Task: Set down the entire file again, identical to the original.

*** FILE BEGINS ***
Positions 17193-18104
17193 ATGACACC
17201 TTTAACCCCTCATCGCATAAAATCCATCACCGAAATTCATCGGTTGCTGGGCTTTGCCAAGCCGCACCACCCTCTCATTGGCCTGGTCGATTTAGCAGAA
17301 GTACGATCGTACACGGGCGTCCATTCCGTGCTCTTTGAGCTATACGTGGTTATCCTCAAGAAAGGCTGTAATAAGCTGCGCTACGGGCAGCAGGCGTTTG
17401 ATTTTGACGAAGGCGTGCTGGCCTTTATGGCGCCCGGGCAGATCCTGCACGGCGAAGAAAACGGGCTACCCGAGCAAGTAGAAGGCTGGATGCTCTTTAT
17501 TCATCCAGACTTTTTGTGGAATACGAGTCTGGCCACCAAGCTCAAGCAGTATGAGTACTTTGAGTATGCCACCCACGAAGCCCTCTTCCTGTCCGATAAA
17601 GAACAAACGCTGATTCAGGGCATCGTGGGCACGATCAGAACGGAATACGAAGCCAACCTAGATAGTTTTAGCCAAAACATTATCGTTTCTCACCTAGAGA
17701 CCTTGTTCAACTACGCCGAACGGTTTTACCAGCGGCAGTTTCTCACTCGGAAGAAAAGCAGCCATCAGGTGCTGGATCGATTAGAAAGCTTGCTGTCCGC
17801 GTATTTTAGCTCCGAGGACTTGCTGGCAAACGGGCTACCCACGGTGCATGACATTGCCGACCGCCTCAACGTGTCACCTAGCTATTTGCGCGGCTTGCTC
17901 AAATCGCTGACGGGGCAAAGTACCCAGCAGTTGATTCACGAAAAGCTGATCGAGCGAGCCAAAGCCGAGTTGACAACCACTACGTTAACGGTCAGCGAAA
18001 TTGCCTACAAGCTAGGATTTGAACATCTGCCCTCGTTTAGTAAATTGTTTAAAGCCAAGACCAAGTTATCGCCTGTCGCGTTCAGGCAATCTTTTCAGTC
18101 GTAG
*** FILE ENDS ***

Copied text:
Positions 17193-18104
17193 ATGACACC
17201 TTTAACCCCTCATCGCATAAAATCCATCACCGAAATTCATCGGTTGCTGGGCTTTGCCAAGCCGCACCACCCTCTCATTGGCCTGGTCGATTTAGCAGAA
17301 GTACGATCGTACACGGGCGTCCATTCCGTGCTCTTTGAGCTATACGTGGTTATCCTCAAGAAAGGCTGTAATAAGCTGCGCTACGGGCAGCAGGCGTTTG
17401 ATTTTGACGAAGGCGTGCTGGCCTTTATGGCGCCCGGGCAGATCCTGCACGGCGAAGAAAACGGGCTACCCGAGCAAGTAGAAGGCTGGATGCTCTTTAT
17501 TCATCCAGACTTTTTGTGGAATACGAGTCTGGCCACCAAGCTCAAGCAGTATGAGTACTTTGAGTATGCCACCCACGAAGCCCTCTTCCTGTCCGATAAA
17601 GAACAAACGCTGATTCAGGGCATCGTGGGCACGATCAGAACGGAATACGAAGCCAACCTAGATAGTTTTAGCCAAAACATTATCGTTTCTCACCTAGAGA
17701 CCTTGTTCAACTACGCCGAACGGTTTTACCAGCGGCAGTTTCTCACTCGGAAGAAAAGCAGCCATCAGGTGCTGGATCGATTAGAAAGCTTGCTGTCCGC
17801 GTATTTTAGCTCCGAGGACTTGCTGGCAAACGGGCTACCCACGGTGCATGACATTGCCGACCGCCTCAACGTGTCACCTAGCTATTTGCGCGGCTTGCTC
17901 AAATCGCTGACGGGGCAAAGTACCCAGCAGTTGATTCACGAAAAGCTGATCGAGCGAGCCAAAGCCGAGTTGACAACCACTACGTTAACGGTCAGCGAAA
18001 TTGCCTACAAGCTAGGATTTGAACATCTGCCCTCGTTTAGTAAATTGTTTAAAGCCAAGACCAAGTTATCGCCTGTCGCGTTCAGGCAATCTTTTCAGTC
18101 GTAG